We could use the Any type as the type for the oldValue and newValue parameters however we prefer to use the associatedType mainly for type safety. With the Any type a developer can pass any parameter type and even mix and match them within the same function. For example, on the didChange() function, if the Any type was used, we can pass in a String value for the oldValue and an Int value for the newValue. Using generics with the associatedType will prevent this, ifyou are unfamiliar with associated types, you can read about them in our post about associated types.


You will note that we used AnyObject in the definition for the PropertyObserver protocol. This is to force our observers to be defined as reference types. This may seem counter to the use value types mantra however there is a very important reason for defining them as reference types. We will discuss this a little later on in this post.


Now let’s look at how we would create a class that would adopt this protocol.

final class PrintObserver: PropertyObserver {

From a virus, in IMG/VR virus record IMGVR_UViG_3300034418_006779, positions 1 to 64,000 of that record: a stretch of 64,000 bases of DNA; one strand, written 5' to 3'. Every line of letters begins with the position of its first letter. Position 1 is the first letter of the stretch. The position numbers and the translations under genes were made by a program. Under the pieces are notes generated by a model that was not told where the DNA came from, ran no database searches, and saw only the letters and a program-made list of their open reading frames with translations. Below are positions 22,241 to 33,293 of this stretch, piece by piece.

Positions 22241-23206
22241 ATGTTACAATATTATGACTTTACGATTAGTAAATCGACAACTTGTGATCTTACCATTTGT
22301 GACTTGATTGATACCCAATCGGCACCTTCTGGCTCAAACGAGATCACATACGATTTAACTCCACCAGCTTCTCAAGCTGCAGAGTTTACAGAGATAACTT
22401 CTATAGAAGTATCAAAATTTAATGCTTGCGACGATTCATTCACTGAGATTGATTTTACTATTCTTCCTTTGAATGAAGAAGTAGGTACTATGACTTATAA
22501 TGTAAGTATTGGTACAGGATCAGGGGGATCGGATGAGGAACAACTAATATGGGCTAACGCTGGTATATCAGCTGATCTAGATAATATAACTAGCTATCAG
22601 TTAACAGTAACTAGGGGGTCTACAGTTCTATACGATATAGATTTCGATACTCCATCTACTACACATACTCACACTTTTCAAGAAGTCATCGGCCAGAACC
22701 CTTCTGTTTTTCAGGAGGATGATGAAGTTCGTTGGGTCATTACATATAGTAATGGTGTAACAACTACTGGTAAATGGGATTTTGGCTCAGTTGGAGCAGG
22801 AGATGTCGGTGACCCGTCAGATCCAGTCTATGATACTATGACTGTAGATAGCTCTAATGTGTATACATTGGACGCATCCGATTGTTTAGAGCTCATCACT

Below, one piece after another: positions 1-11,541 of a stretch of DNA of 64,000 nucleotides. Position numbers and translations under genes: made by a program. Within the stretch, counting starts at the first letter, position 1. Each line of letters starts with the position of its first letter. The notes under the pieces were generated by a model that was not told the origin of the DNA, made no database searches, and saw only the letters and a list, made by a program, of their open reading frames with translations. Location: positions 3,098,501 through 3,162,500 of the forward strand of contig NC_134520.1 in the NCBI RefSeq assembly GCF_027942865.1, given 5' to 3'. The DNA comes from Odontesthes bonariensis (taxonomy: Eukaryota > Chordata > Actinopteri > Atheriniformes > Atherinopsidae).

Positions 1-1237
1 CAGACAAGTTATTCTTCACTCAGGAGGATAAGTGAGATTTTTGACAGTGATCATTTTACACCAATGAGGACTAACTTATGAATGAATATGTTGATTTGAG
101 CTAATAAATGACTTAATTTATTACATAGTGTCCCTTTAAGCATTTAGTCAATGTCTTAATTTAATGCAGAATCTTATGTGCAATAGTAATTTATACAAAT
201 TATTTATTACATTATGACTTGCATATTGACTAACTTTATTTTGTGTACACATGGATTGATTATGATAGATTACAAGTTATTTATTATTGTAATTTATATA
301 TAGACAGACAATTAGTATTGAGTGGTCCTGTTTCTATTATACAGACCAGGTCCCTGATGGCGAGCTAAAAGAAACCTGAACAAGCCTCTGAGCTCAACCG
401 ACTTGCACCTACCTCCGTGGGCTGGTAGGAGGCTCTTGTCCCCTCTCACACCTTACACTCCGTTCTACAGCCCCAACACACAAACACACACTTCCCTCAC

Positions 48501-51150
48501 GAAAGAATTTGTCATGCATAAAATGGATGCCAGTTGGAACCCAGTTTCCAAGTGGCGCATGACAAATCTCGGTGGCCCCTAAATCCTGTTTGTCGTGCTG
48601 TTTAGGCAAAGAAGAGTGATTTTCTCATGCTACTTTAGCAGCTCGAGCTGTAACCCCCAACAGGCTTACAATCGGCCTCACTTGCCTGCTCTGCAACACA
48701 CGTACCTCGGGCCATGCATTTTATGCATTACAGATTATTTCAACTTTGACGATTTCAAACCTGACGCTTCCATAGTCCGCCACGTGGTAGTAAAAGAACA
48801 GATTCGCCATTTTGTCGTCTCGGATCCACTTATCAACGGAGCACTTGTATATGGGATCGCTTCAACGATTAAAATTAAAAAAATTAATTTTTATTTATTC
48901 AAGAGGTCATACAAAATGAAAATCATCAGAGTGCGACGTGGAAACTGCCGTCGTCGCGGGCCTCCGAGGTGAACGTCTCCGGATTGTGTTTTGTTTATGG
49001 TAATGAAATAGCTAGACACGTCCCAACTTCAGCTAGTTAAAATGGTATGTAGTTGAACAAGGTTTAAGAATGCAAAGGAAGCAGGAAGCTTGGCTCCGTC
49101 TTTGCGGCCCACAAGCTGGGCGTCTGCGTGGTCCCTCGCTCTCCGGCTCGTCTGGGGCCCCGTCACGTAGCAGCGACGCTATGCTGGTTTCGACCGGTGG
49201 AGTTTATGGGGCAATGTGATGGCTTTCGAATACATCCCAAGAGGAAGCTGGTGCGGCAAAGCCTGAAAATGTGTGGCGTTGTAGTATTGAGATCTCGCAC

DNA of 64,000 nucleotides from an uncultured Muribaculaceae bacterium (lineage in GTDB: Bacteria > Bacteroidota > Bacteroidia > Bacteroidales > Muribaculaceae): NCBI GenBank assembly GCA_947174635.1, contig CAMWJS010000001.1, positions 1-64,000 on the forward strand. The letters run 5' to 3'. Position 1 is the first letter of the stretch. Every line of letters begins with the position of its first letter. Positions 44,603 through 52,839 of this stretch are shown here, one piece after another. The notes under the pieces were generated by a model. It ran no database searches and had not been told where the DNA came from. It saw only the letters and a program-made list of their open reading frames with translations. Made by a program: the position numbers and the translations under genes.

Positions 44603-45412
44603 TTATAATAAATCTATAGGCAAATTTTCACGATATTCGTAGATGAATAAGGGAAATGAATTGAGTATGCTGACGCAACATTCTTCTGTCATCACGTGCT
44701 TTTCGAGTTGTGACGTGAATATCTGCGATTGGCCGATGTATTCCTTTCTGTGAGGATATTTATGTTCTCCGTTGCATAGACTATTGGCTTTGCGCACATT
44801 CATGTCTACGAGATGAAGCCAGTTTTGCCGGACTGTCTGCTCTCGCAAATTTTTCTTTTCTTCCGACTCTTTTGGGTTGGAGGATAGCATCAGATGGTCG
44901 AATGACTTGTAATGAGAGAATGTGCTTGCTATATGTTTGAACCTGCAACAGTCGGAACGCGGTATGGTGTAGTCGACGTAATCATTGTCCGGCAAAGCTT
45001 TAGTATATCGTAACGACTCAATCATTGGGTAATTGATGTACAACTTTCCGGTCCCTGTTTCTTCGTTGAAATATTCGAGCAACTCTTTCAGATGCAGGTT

func willChange(propertyName: String, newValue: Int?) {
        print("\(propertyName) is about to change to \(newValue)")
    }
    
    func didChange(propertyName: String, oldValue: Int?, newValue: Int?) {
        print("\(propertyName) did change from \(oldValue) to \(newValue)")
    }
}

The PrintObserver class will simply print messages to the console just before the property value changes, using the willChange() function or after the value changes using the didChange() function. We use the final keyword for the class to prevent the class from being overridden and to avoid using dynamic dispatch.


Now let’s create a type that will use the PrintObserver class to observe one of its properties.

struct MyType<T> where T: PropertyObserver, T.valueType == Int {
    weak var propertyObserver: T?
    
    var property1 = 0 {
        willSet(newValue) {
            propertyObserver?.willChange(propertyName: "property1", newValue: newValue)
        }
        didSet {
            propertyObserver?.didChange(propertyName: "property1", oldValue: oldValue, newValue: property1)
        }
    }
}

In the definition for the MyType struct, we add a generic constraint that will only allow for the use of types that’s adopt the PropertyObserver protocol where that type uses the Int type for the associated type. This is where the type safety comes in and prevents developers from passing in types that adopt the PropertyObserver protocol but use a type that is not compatible with the property to be observed.